Coming from a city in the midst of a rebuild, we were interested to see how our next stop was looking 30-and-80-odd years down the track. We took great heart from their example; when you’re remaking a city it is obviously normal to take large amounts of time, thought, debate and dollars. That they still have points of heated debate and empty swathes of land puts Christchurch’s progress into perspective: We aren’t doing too badly.
Our accommodation was perfectly sited for a fleeting visit (200 metres from the main doors of Berlin Hauptbahnhof, the largest railway station in Europe).
Looking over Europaplatz from our fifth floor room, Farm Girl asked why Berlin was bombed during the war. She expanded that to her it didn’t make sense that the “Germans” had bombed themselves. The realisation that the damage to Berlin was caused by the Allies shook her little world; “goodies” and “baddies” suddenly became a massive grey area for her; Just as it should be, if you ask us.
We employed our usual tour guide.
Ever wonder where all those ancient buses you can charter for next to nothing go when they are deemed unfit? Our pick is they’re bought by the Berlin City Tour company. Despite the aged fleet, the tour was as good as ever at showing off the city highlights.
The wall was fascinating; In some places shrieking statements at full volume
and in others…
it’s just another wall.
For us and, gauging by the speil on the buses, most other tourists, Berlin has two historic big deals: World War II and the fact that it was head office for Nazism, and the Berlin Wall. Berlin is at pains to tell you it is a very liberal, open-minded city pointing out the famous Bruderkuss and never-ending list of embassy buildings as firm evidence. It’s certainly hip and trendy and full of buzz, but we found it a little less tolerant towards us. Whilst it is a city happy to embrace and even celebrate diversity of religion, sexuality, gender, lifestyle, and general entertainment, it came as no great surprise to us that it has more single occupant dwellings than any other European city. In Berlin, everyone is an individual and families…well, they just clutter up the footpaths and take too long at the cash register. Berlin taught us the art of passive aggressive tipping; the ruder you were about our need to order six sandwiches, the more you swore about us (some words are international), the more you rolled your eyes, sighed, grumbled, or bitched: the more we tipped. It was worth it to see you squirm, blush and splutter your ineffectual thanks; Shout Out to Ben at Einstein Koffee in the Haupbahnhoff.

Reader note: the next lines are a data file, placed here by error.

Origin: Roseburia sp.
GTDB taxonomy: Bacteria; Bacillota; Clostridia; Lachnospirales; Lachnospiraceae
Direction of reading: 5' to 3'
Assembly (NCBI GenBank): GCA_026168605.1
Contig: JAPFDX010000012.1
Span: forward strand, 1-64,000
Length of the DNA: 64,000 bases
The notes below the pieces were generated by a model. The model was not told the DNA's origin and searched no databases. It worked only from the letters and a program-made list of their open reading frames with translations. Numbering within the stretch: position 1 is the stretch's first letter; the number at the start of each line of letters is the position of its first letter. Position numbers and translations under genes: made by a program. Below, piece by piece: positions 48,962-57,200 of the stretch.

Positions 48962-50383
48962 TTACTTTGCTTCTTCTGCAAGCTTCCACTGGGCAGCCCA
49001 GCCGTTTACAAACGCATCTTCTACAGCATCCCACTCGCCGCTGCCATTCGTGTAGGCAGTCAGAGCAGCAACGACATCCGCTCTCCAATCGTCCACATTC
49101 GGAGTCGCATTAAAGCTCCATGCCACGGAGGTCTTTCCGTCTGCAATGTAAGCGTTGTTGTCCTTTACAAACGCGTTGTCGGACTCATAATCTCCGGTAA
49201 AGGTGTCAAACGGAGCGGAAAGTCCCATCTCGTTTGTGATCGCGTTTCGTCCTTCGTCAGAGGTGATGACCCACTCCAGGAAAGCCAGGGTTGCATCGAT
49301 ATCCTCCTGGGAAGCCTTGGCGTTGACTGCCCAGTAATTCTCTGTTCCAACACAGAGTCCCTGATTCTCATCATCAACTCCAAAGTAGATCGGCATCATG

But enough of that. In all all, we found Berlin both beautiful and unnerving. Seeing those landmarks so familiar from history lessons was surreal but the jumble of consumerist decadence, blood-chilling history, beautiful park land, rubble-strewn sections, guilded statues, awesome sculptures, sparkly windows, classical lines, minimalist, ornate, hip and trendy, and traditional was energizing and exciting.
We chose to spend a large chunk of our time at the DDR Museum and were really glad we did. Seeing just what “normal” looked like on that side of the wall was a bizarre experience.
We also visited The Memorial to the Murdered Jews, a life-changing experience. I am ashamed I could not make it past the very first exhibit, feeling I owed it to the people who were subjected to this horror to face up to its evidence and outcome. I simply couldn’t.
It has taken me a long time to finish this blog and, even with all that time, it is still a disjointed, confusing, contradictory effort.
A bit like Berlin itself.